Sexual ornamentation and parasite infection in males of common bream (Abramis brama): a reflection of immunocompetence status or simple cost of reproduction?
|Year of publication||2005|
|Type||Article in Periodical|
|Magazine / Source||EVOLUTIONARY ECOLOGY RESEARCH|
|MU Faculty or unit|
|Keywords||cost of reproduction; fish; immunocompetence; parasitism; sexual ornamentation|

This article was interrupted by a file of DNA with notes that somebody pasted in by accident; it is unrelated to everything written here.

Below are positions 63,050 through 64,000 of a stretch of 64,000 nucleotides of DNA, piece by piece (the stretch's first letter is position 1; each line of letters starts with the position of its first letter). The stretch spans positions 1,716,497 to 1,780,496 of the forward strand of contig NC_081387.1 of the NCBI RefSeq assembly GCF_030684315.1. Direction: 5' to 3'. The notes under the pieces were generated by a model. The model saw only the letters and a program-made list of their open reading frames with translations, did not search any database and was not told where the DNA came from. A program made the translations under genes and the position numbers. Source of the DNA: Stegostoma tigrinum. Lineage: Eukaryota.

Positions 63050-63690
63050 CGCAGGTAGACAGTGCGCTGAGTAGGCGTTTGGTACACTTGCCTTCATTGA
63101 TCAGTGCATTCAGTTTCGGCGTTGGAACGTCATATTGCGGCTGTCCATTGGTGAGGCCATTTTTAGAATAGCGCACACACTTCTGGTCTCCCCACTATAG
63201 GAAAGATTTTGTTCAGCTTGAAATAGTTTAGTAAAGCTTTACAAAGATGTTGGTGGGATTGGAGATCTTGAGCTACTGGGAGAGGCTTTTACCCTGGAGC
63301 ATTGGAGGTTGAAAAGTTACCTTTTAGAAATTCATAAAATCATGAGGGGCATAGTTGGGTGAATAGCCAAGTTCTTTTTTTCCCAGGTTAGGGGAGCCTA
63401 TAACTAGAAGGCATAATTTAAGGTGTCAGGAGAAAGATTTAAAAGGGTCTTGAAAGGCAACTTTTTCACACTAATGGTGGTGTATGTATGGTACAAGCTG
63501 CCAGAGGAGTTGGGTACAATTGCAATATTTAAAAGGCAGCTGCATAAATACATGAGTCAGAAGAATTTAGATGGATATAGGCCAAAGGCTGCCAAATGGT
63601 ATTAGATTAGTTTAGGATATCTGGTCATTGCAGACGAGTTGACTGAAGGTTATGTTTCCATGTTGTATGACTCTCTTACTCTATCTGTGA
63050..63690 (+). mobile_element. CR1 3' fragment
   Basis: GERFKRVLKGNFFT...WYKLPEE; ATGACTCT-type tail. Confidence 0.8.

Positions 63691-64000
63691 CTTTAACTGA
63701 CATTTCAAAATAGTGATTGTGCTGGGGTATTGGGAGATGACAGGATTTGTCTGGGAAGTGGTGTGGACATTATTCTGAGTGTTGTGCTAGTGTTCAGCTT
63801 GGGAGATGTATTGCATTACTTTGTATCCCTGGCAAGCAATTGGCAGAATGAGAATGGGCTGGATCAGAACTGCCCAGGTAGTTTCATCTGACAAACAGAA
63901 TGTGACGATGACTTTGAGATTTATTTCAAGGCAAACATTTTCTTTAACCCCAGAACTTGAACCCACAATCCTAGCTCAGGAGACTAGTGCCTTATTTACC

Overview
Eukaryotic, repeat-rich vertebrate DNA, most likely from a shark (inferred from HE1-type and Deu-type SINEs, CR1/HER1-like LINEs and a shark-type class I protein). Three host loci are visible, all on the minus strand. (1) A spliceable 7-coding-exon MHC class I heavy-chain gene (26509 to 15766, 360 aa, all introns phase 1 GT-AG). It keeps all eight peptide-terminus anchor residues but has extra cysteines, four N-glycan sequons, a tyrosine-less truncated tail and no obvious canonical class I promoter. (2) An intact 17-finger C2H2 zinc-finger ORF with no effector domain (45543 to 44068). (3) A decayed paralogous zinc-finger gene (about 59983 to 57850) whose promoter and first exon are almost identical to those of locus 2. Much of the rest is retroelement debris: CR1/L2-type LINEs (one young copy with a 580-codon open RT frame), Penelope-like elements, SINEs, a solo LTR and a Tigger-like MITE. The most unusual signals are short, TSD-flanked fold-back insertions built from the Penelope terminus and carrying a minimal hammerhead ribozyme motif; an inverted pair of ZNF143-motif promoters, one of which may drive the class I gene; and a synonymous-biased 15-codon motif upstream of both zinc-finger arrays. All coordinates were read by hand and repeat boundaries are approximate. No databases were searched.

|Description||Abstract: Question: How does sexual ornamentation relate to parasite infection, host immune response and somatic condition status in male fish? Hypotheses: Zahavi's (1975) handicap hypothesis proposes that producing secondary sexual traits represents a considerable handicap for males. Additionally, Hamilton and Zuk (1982) proposed that the expression of secondary sexual traits reveals a genetic resistance against parasites. Organisms: Spawning males of common bream (Abramis brama) and several of its parasites (Gyrodactylus spp., Diplostomum spp., Argulus spp.). Variables: Parasite abundance (for parasite infection), spleen size (for host immune response) and condition (for somatic condition status). Results: The more tubercles on the fish, the more abundant the Gyrodactylus spp. The more tubercles on the fish's head, the more abundant the Diplostomum spp. The greater the mean length of the head tubercles, the more abundant the Gyrodactylus spp. and Argulus spp. However, we found no relationship between spleen size and either sexual ornamentation or parasite infection. Fish with larger spleens were in poorer somatic condition, but condition was not related to male ornamentation or parasite abundance. Conclusions: Males that develop more intensive sexual ornamentation are more susceptible to metazoan ectoparasite infection, supporting the hypothesis of Hamilton and Zuk. However, our results do not support the hypothesis that immunosuppression by steroid hormones reduces immunocompetence.|